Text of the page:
Herb: Amur River Grape

Latin name: Vitis amurensis

Family: Vitaceae (Grape Family)

Medicinal use of Amur River Grape:

The root is tonic.

Description of the plant:


15 m
(49 feet)

May to

Habitat of the herb:

Rich damp woodland soils.

Edible parts of Amur River Grape:

Fruit - raw, cooked or dried for winter use. It can also be made into drinks. The fruit is much esteemed. Small and somewhat harsh in flavour, it is succulent but usually bitter. The fruit is about 16mm long and 10mm wide. Young leaves - cooked. Used as a boiled vegetable. The leaves can also be wrapped around other foods and then baked, they impart a pleasant flavour. Young tendrils - raw or cooked.

Other uses of the herb:

A yellow dye is obtained from the fresh or dried leaves.

Propagation of Amur River Grape:

Seed - best sown in a cold frame as soon as it is ripe. Six weeks cold stratification improves the germination rate, and so stored seed is best sown in a cold frame as soon as it is obtained. Germination should take place in the first spring, but sometimes takes another 12 months. Prick out the seedlings into individual pots when they are large enough to handle and grow them on in a cold frame for their first winter. Plant out in early summer. Cuttings of mature wood of the current seasons growth, December/January in a frame. These cuttings can be of wood 15 - 30cm long or they can be of short sections of the stem about 5cm long with just one bud at the top of the section. In this case a thin, narrow strip of the bark about 3cm long is removed from the bottom half of the side of the stem. This will encourage callusing and the formation of roots. Due to the size of these cuttings they need to be kept in a more protected environment than the longer cuttings. Layering.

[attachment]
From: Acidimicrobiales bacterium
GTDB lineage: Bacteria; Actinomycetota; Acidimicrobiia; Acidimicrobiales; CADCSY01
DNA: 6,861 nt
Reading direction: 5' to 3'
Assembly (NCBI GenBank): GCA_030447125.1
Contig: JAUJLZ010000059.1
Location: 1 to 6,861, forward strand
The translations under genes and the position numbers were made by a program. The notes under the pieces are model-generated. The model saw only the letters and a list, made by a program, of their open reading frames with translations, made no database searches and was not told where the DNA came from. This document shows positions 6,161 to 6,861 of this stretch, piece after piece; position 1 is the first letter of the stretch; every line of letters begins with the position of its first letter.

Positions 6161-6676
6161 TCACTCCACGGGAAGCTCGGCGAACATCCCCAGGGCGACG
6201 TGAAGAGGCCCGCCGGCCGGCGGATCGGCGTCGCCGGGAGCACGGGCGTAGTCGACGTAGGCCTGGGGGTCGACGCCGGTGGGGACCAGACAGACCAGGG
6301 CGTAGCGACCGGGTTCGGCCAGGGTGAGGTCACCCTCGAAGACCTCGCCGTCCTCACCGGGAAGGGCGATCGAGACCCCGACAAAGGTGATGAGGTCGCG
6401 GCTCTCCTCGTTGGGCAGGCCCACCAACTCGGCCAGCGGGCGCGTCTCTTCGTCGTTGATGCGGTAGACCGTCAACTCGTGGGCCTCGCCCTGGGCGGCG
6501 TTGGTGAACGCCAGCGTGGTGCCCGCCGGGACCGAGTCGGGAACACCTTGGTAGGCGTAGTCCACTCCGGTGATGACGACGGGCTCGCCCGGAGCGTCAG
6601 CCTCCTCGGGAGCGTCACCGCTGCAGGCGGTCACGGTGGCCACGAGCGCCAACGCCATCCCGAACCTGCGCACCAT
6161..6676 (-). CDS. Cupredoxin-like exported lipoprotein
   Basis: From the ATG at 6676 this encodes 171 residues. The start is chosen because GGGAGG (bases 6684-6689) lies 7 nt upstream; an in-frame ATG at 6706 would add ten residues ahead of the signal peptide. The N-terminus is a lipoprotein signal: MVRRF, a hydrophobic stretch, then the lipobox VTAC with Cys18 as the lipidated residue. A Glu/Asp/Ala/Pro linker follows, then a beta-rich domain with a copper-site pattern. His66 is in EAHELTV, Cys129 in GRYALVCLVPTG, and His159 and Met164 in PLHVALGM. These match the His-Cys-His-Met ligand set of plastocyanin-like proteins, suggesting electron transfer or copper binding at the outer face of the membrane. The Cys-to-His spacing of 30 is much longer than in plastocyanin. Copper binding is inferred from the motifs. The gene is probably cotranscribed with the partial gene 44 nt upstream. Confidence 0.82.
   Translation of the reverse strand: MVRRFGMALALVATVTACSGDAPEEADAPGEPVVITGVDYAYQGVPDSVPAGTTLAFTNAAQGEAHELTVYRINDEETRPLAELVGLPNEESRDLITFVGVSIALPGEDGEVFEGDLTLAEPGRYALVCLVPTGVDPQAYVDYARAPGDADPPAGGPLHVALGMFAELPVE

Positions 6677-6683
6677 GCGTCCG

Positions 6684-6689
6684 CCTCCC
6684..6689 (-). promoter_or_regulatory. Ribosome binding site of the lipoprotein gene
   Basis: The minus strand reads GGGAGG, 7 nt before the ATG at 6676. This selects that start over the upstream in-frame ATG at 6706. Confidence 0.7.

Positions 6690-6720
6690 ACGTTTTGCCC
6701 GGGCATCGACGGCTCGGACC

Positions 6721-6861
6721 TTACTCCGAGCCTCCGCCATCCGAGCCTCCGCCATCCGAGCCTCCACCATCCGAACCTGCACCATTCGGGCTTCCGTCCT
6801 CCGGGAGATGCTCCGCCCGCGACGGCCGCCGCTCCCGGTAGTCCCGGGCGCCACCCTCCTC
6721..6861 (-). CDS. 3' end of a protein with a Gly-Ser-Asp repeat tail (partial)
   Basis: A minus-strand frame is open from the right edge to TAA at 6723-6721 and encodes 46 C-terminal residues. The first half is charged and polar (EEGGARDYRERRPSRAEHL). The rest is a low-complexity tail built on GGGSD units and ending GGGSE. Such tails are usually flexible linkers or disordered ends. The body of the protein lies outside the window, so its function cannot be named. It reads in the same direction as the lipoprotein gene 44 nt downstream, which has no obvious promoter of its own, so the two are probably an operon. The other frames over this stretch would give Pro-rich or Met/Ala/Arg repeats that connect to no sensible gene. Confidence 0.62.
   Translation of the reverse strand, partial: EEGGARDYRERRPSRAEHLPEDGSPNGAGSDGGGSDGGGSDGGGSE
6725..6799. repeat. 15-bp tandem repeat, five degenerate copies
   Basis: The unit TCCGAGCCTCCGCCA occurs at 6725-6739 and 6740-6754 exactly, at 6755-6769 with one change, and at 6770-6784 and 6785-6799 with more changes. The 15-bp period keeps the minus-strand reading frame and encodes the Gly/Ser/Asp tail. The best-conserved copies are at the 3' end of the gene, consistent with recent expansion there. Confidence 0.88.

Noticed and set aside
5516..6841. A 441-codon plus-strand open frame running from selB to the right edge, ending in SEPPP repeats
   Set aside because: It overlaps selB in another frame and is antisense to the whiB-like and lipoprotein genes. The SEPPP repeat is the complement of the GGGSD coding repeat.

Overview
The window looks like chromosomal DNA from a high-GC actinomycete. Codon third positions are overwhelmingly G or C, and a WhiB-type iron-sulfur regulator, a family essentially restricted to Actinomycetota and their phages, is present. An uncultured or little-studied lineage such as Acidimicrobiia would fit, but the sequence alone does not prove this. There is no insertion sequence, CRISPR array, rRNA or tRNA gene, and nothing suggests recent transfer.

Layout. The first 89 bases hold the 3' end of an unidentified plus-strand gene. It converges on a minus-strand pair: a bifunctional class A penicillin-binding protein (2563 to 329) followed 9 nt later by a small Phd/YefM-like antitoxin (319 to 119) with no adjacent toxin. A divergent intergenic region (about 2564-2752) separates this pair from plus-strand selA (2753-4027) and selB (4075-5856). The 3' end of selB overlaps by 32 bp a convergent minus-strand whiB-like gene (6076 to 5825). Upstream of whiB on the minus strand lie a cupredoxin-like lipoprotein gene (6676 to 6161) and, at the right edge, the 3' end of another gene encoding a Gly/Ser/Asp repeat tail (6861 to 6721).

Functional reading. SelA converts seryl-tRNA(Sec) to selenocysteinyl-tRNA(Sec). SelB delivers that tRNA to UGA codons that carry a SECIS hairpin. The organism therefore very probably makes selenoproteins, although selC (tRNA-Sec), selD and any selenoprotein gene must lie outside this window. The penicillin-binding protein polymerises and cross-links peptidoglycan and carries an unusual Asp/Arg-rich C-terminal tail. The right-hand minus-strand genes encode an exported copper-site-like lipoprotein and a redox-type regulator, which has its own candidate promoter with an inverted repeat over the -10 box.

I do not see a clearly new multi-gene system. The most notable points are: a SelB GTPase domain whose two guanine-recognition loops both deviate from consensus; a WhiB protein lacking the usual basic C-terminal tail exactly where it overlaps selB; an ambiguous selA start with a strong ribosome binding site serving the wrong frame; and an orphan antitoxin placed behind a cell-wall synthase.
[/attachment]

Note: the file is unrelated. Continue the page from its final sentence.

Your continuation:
Cultivation of the herb:

Rich damp woodland soils.

Known hazards of Vitis amurensis:

None known

Plant information taken from the Plants For A Future.